Wildlife service announces $100,000 challenge to save nation’s bats

Funding to help combat deadly fungal disease

White-nose syndrome is caused by a fungus that causes bats to wake up more frequently, which often results in dehydration and starvation before spring arrives. Photo by von Linden/National Park Service

The U.S. Fish and Wildlife Service has announced a $100,000 challenge to combat white-nose syndrome, a lethal fungus that has killed millions of bats in North America and pushed some native bat species to the brink of extinction. Funding will be awarded to individuals who identify innovative ways to permanently eradicate, weaken or disarm the disease, according to a press release from the agency.

“Bats play an important role in native ecosystems by pollinating plants, dispersing seeds and eating agricultural pests that destroy crops and harm the economy,” said David Bernhardt, secretary of the U.S. Department of the Interior. “Unfortunately, white-nose syndrome is destroying native bat populations at unprecedented rates. We need creative and innovative solutions to combat this deadly disease. I support the white-nose syndrome challenge and encourage the public to submit ideas. Together, we can save our nation’s bats while eradicating one of the most devastating wildlife diseases in North America.”

“The national response to white-nose syndrome has demonstrated we can be more innovative and impactful when we harness our collective expertise, knowledge and skills,” said Service Principal Deputy Director Margaret Everson. “The white-nose syndrome challenge is designed to tap into that collaborative energy to fight the fungus and help save America’s bats and the natural benefits they provide to people.”

White-nose syndrome is caused by a fungus that sometimes looks like white fuzz on bats’ muzzles and wings. The fungus thrives in cold, damp places and infects bats during hibernation. Impacted bats wake up more frequently, which often results in dehydration and starvation before spring arrives.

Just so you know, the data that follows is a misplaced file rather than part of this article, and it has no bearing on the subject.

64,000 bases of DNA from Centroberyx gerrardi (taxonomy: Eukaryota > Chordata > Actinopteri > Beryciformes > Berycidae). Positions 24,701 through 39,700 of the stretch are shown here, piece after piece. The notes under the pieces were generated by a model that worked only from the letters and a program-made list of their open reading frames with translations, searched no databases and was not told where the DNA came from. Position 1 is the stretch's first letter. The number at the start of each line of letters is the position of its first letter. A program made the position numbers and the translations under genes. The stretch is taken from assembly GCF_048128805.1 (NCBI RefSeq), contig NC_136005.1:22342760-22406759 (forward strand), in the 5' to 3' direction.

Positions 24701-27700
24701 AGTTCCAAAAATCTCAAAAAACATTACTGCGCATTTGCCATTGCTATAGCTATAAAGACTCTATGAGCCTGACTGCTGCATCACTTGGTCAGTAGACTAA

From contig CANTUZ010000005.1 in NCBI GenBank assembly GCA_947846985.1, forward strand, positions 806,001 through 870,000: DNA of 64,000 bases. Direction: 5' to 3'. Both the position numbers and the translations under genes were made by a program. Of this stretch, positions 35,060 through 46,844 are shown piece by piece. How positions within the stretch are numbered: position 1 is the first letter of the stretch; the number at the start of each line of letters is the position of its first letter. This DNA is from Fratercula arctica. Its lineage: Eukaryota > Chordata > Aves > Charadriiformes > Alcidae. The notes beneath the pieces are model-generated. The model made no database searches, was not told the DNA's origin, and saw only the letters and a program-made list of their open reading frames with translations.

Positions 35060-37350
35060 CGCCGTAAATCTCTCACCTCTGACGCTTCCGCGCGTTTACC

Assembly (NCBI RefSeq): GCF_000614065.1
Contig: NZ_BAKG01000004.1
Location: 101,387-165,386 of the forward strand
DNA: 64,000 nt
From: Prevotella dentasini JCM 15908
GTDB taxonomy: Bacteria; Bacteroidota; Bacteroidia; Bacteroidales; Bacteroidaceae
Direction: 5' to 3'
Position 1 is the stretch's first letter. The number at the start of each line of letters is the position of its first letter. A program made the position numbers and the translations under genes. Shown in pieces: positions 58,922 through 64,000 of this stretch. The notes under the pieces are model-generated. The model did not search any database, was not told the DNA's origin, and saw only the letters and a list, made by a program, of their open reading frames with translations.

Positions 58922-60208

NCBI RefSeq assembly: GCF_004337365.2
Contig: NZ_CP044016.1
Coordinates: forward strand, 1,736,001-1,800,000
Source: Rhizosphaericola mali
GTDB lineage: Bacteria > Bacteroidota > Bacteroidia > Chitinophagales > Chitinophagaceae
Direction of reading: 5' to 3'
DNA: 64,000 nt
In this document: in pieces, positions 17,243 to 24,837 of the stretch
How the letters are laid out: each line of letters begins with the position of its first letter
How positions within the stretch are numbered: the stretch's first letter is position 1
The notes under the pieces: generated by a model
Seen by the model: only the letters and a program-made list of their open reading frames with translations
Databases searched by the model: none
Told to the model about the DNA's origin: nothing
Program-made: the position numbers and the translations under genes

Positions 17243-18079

Biologists first observed the impacts of white-nose syndrome in 2007 in caves near Albany, N.Y. Since then, white-nose syndrome has been confirmed in 33 states and seven Canadian provinces. At some affected sites, 90 to 100 percent of bats have disappeared, most succumbing to the disease.

“White-nose syndrome is considered one of the deadliest wildlife diseases, having killed over six million North American bats since it was discovered. The degree to which WNS has spread, including to my home state of South Dakota, is concerning,” said Kelly Hepler, president of the Association of Fish and Wildlife Agencies and Secretary of the South Dakota Department of Game, Fish and Parks. “Fish and wildlife agencies and partner organizations are dedicated to finding ways to reduce the effects of WNS and improve the survival of bats.”

Bats eat insects and are critical pest controllers. In the United States alone, bats are estimated to save farmers at least $3.7 billion per year in pest control services. A bat can possibly eat its own body weight in insects each night. Due to the drastic reduction in native bat populations, millions of insects are feeding on trees and crops, which can impact forestry, agriculture and even human health.

There is no known cure for white-nose syndrome, but scientists worldwide are working together to study the disease and how it can be controlled. Much of this work has been conducted under the umbrella of the U.S. National Response to White-nose Syndrome, a broad, multi-agency effort led by the Service.

The Service will host a webinar Nov. 20 from 2 to 3 p.m. ET for the public to learn more about the challenge guidelines, judging criteria, timeline and more. The deadline for individuals or teams to enter the challenge is Dec.31, 2019, by 11:59 p.m. ET.

Winning ideas will be the focus of future collaborations with scientists, designers and engineers to bring solutions to life. Additional information regarding rules and eligibility is available at www.whitenosesyndrome.org and on www.challenge.gov.